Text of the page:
The Genes in Your Coffee (and Cancer-Protective Compounds)

Quick: what do tea, chocolate and coffee all have in common? There’s actually a lot they share – including many cancer-protective compounds – but for all who answered caffeine, that’s the big one.CoffeeBeansCup_dreamstime_13158097_blog

Now a research team has sequenced a draft of the genome of the coffee plant, finding that the caffeine compound has probably evolved independently of tea or chocolate. The researchers sequenced the plant Coffea canephora, which reportedly accounts for almost a third of the world’s coffee production.

The study was published on Friday in Science.

In all, the scientists identified about 25,000 protein-producing genes in the plant. (Humans have approximately 21,000 genes.) When they compared the coffee genome to the DNA of tea and chocolate they found coffee’s caffeine enzymes are more closely related to other genes within the coffee plant than to caffeine enzymes in tea and chocolate.

Compared to the grape and tomato, the coffee plant contains larger families of genes that relate to the production of flavonoid and other compounds, which contribute to the smell of coffee and are studied for their health benefits. Continue reading


3 Staples for Last-Minute Healthy Meals

With summer unofficially ending soon, its back to hectic work and school weeks for many. And sometimes it’s challenging to plan out your meals for the entire week. Or you get home late, tired and realize cereal or ordering pizza is the easiest option. black beans macro

We’ve all been there, and I’ve found the best way to avoid this is by keeping a few healthy foods in my kitchen at all times that I can easily make into a more nutritious, cancer-protective meal. My staples aren’t always the same – what I have usually depends on the time of year or recent recipes I’ve tried. Right now, here are three of my staples:

1. Can of no-salt beans (garbanzo or black beans, usually) – Beans are a good source of protein and fiber and low in fat. They are also inexpensive and you don’t have to worry about them spoiling quickly. Use the beans on a salad or in place of meat in something like tacos.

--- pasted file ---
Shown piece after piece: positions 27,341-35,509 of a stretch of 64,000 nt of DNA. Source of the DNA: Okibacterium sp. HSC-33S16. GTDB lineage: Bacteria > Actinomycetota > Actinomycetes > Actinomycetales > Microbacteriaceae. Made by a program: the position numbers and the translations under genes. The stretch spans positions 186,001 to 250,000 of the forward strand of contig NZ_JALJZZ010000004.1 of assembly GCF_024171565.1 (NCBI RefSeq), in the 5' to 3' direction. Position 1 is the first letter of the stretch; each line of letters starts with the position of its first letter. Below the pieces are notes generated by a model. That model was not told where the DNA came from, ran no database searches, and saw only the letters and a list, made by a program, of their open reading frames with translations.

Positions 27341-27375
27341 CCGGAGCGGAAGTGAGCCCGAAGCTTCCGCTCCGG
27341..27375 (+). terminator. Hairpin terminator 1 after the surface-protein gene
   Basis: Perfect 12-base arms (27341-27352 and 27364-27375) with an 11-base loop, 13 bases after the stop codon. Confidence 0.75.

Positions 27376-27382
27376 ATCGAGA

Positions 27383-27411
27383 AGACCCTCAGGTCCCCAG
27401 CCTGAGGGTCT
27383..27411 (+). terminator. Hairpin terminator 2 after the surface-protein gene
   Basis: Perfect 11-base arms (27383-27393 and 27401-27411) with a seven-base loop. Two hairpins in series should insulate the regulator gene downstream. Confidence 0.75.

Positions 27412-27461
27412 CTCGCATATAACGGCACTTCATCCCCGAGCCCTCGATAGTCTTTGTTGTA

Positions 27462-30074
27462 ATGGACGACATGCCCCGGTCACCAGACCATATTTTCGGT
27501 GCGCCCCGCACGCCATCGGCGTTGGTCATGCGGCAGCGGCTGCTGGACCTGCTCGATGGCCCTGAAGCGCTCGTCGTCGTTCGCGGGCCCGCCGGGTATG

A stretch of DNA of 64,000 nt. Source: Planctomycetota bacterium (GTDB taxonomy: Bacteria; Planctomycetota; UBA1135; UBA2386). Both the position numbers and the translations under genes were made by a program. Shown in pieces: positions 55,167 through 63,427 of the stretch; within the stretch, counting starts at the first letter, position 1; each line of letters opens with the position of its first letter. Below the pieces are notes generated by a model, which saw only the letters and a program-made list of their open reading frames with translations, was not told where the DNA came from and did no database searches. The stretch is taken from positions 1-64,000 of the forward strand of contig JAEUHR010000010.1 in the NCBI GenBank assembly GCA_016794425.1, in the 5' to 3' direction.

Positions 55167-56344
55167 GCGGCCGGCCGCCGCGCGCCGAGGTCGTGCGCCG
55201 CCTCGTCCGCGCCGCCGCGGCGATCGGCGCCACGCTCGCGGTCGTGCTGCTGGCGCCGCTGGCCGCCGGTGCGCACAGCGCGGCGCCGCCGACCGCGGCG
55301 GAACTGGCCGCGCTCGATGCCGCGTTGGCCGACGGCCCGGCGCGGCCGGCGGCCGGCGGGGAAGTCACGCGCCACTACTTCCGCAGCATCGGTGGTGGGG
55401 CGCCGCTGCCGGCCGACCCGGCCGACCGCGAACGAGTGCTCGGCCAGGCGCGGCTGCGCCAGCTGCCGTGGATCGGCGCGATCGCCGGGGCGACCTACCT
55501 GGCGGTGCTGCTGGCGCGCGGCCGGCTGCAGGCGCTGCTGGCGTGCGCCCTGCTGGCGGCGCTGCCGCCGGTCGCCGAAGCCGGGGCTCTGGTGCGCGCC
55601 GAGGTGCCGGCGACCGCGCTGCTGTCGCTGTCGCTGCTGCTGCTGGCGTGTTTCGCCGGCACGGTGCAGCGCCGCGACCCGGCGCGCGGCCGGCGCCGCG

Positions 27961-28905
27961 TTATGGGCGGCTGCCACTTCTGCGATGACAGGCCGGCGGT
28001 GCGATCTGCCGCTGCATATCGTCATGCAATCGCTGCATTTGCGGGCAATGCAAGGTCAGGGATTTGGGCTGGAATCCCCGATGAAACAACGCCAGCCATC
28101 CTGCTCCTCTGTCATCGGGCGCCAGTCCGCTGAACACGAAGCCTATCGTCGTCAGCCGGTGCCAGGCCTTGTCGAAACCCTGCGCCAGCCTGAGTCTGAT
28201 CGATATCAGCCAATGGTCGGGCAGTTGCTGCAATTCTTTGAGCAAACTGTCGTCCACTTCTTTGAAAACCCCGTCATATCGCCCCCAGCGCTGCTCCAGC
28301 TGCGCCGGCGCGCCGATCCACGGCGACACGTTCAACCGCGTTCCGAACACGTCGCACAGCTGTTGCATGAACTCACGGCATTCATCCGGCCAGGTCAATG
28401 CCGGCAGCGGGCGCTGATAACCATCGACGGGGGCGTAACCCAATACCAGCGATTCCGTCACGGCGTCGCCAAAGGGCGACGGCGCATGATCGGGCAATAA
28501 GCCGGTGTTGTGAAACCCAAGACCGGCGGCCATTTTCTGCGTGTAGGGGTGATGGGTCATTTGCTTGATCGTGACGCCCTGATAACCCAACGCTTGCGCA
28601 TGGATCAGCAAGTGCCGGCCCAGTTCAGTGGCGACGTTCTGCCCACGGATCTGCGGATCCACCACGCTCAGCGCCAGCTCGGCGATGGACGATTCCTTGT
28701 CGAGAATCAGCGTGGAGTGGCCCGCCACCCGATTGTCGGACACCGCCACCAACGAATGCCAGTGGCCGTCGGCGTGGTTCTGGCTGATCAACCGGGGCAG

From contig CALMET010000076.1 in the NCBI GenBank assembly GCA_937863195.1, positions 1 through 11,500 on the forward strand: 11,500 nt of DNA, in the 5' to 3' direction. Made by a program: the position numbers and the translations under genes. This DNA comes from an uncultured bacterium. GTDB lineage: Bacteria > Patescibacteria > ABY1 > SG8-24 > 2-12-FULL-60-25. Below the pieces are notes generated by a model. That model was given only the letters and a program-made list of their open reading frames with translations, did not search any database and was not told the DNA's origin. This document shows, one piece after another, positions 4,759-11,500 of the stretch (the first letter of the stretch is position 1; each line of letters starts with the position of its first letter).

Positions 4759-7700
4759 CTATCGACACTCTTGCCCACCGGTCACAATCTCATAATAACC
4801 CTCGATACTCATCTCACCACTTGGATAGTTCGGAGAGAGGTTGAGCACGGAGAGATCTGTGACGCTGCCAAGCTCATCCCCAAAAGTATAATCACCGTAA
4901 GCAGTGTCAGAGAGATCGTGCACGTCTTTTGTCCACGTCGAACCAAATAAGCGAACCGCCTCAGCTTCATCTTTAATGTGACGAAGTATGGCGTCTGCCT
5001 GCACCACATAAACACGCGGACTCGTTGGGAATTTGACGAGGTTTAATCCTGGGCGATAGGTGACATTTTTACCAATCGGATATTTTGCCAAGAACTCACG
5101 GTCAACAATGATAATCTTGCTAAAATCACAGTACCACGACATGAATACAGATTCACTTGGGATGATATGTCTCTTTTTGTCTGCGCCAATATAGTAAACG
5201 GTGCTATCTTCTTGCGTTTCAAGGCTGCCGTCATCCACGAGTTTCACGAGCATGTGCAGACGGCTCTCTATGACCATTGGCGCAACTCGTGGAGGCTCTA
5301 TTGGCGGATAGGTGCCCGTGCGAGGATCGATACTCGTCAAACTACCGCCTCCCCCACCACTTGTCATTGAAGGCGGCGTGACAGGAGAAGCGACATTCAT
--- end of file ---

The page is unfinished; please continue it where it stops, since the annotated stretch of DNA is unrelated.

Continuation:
2. Spinach – This is a good source of fiber and cancer-protective carotenoids. The nice thing about this leafy green is that you can eat it in a variety of ways – for instance, you can sauté it with a little olive oil, garlic and lemon juice or you can use it as your greens in a salad. If you find it starting to wilt, just cook it up! Continue reading


Chill Out with Fruit Soup

fruit-soup croppedFor a refreshing and healthy change, try ourHealth-e-Recipe for Chilled Fruit Soup with Berries.

Six kinds of fruit go into this slightly tropical tasting soup. First, cubed cantaloupe and both fresh and frozen strawberries and blended together with apples into a delicious pink colored liquid with a touch of lemon juice and sugar. Cantaloupe contains beta-carotene and strawberries supply you with vitamin C, while apples are a good source of cancer-fighting compounds like flavonoids.

Then fresh raspberries and blueberries decorate the soup, adding their own protective compounds of ellagic acid and anthocyanins. With only 140 calories per serving, you get 5 grams of fiber and a winning soup or smoothie to sip. If you refrigerate any leftover soup and it separates, just stir it up before serving a second time.

Find more delicious cancer-preventive recipes at the AICR Test Kitchen. Subscribe to our weekly Health-e-Recipes.